Mutation Analysis for Heterozygote Detection and the Prenatal Diagnosis of Cystic Fibrosis

Wanda K. Lemna, Gerald L. Feldman, Bat Sheva Kerem, Susan D. Fernbach, Elaine P. Zevkovich, William E. O'brien, John R. Riordan, Francis S. Collins, Lap Chee Tsui, Arthur L. Beaudet*, Bernd Kittelmann

*Corresponding author for this work

Research output: Contribution to journalArticlepeer-review

192 Scopus citations

Abstract

The cystic fibrosis gene was recently cloned, and a three-base deletion removing phenylalanine 508 from the coding region was identified as the mutation on the majority of cystic fibrosis chromosomes. We used the polymerase chain reaction and hybridization with allele-specific oligonucleotides to analyze the presence or absence of this mutation on 439 cystic fibrosis chromosomes and 433 normal chromosomes from non-Ashkenazic white families. This mutation was present on 75.8 percent of the cystic fibrosis chromosomes. Using the DNA markers XV-2c and KM-19, we found that 96 percent of cystic fibrosis chromosomes with the mutation had a single DNA haplotype that occurs frequently with cystic fibrosis chromosomes. This haplotype was also found on 54 percent of the cystic fibrosis chromosomes without the three-base deletion. The three-base deletion was found on only 30.3 percent of cystic fibrosis chromosomes from Ashkenazic families, although the common cystic fibrosis haplotype was present on 97 percent of cystic fibrosis chromosomes from Ashkenazic families. The ability to detect the common mutation causing cystic fibrosis represents a major improvement in prenatal diagnosis and heterozygote detection, particularly in families in which no DNA sample is available from the affected child, and provides an improved method of testing for spouses of carriers of cystic fibrosis. Mutation analysis introduces the possibility of population-based screening programs for carriers, which on the basis of the sample in this study, would currently identify about 57 percent of the non-Ashkenazic white couples at risk. CYSTIC fibrosis is the most common severe autosomal recessive genetic disorder affecting the white population. A review of the clinical, physiologic, and genetic aspects of cystic fibrosis has been published recently.1 The reported disease frequency in white populations varies markedly, but the incidence in North American whites is probably close to 1 in 2500.1 This implies a gene frequency of 1 in 50 and a carrier frequency of about 1 in 25.5. The cystic fibrosis locus was linked to a DNA polymorphism in 1985,2 and the gene was localized to the long arm of human chromosome 7.3 4 5 Subsequently, segments of…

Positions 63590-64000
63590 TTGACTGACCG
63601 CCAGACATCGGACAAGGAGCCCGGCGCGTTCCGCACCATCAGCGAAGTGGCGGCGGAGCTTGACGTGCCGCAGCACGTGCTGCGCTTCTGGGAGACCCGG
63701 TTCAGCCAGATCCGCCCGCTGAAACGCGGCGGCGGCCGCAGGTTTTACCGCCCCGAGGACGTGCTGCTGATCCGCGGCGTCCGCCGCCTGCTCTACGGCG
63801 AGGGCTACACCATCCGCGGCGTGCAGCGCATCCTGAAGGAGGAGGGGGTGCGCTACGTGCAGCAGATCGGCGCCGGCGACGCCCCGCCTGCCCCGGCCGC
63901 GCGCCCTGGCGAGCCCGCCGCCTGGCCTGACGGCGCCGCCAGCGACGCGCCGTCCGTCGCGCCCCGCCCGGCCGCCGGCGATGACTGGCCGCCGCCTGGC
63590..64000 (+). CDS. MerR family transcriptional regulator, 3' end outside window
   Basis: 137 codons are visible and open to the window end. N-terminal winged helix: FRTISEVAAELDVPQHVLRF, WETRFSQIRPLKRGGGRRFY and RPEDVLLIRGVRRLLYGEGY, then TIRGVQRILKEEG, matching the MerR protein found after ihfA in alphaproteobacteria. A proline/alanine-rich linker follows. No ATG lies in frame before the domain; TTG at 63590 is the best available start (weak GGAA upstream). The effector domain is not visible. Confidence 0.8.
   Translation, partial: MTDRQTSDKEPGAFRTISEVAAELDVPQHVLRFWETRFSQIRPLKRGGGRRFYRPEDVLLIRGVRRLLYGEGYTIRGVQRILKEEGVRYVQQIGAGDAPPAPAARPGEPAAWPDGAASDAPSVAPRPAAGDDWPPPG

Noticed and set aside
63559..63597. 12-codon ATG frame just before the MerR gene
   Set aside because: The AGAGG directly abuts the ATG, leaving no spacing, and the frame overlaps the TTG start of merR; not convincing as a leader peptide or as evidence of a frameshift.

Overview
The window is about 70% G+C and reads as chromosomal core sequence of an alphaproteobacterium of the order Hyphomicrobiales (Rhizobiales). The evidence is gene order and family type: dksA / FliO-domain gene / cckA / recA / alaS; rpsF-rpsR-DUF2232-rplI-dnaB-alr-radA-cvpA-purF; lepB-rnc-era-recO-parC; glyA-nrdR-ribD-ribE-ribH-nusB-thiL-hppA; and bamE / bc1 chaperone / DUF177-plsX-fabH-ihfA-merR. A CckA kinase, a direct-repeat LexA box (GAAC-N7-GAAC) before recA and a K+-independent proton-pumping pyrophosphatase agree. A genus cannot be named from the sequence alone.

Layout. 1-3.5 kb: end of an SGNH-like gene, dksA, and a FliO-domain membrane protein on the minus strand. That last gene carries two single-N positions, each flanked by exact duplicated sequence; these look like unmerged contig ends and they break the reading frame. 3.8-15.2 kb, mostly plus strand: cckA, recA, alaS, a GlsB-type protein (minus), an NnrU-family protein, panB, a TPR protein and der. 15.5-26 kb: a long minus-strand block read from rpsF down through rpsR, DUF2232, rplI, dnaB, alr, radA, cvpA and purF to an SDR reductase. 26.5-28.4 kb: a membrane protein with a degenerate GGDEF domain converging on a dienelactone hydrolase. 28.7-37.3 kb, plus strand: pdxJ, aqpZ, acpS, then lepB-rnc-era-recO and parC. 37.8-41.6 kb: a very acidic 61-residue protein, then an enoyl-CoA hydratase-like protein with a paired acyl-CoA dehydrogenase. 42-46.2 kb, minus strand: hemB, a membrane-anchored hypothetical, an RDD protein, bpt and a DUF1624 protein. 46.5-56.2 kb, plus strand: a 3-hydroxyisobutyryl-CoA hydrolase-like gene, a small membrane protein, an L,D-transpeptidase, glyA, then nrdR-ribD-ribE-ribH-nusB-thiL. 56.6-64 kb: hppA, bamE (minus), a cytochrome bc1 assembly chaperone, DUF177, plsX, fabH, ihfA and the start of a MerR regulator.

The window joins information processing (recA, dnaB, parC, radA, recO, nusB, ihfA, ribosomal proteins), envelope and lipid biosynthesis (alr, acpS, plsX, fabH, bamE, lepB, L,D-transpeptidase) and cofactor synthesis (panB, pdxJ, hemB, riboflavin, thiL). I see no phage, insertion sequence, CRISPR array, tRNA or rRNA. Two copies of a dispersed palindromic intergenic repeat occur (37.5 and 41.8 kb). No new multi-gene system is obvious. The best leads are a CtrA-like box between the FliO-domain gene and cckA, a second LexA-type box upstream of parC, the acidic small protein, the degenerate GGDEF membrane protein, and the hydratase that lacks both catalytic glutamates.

Original languageAmerican English
Pages (from-to)291-296
Number of pages6
JournalNew England Journal of Medicine
Volume322
Issue number5
DOIs
StatePublished - 1 Feb 1990

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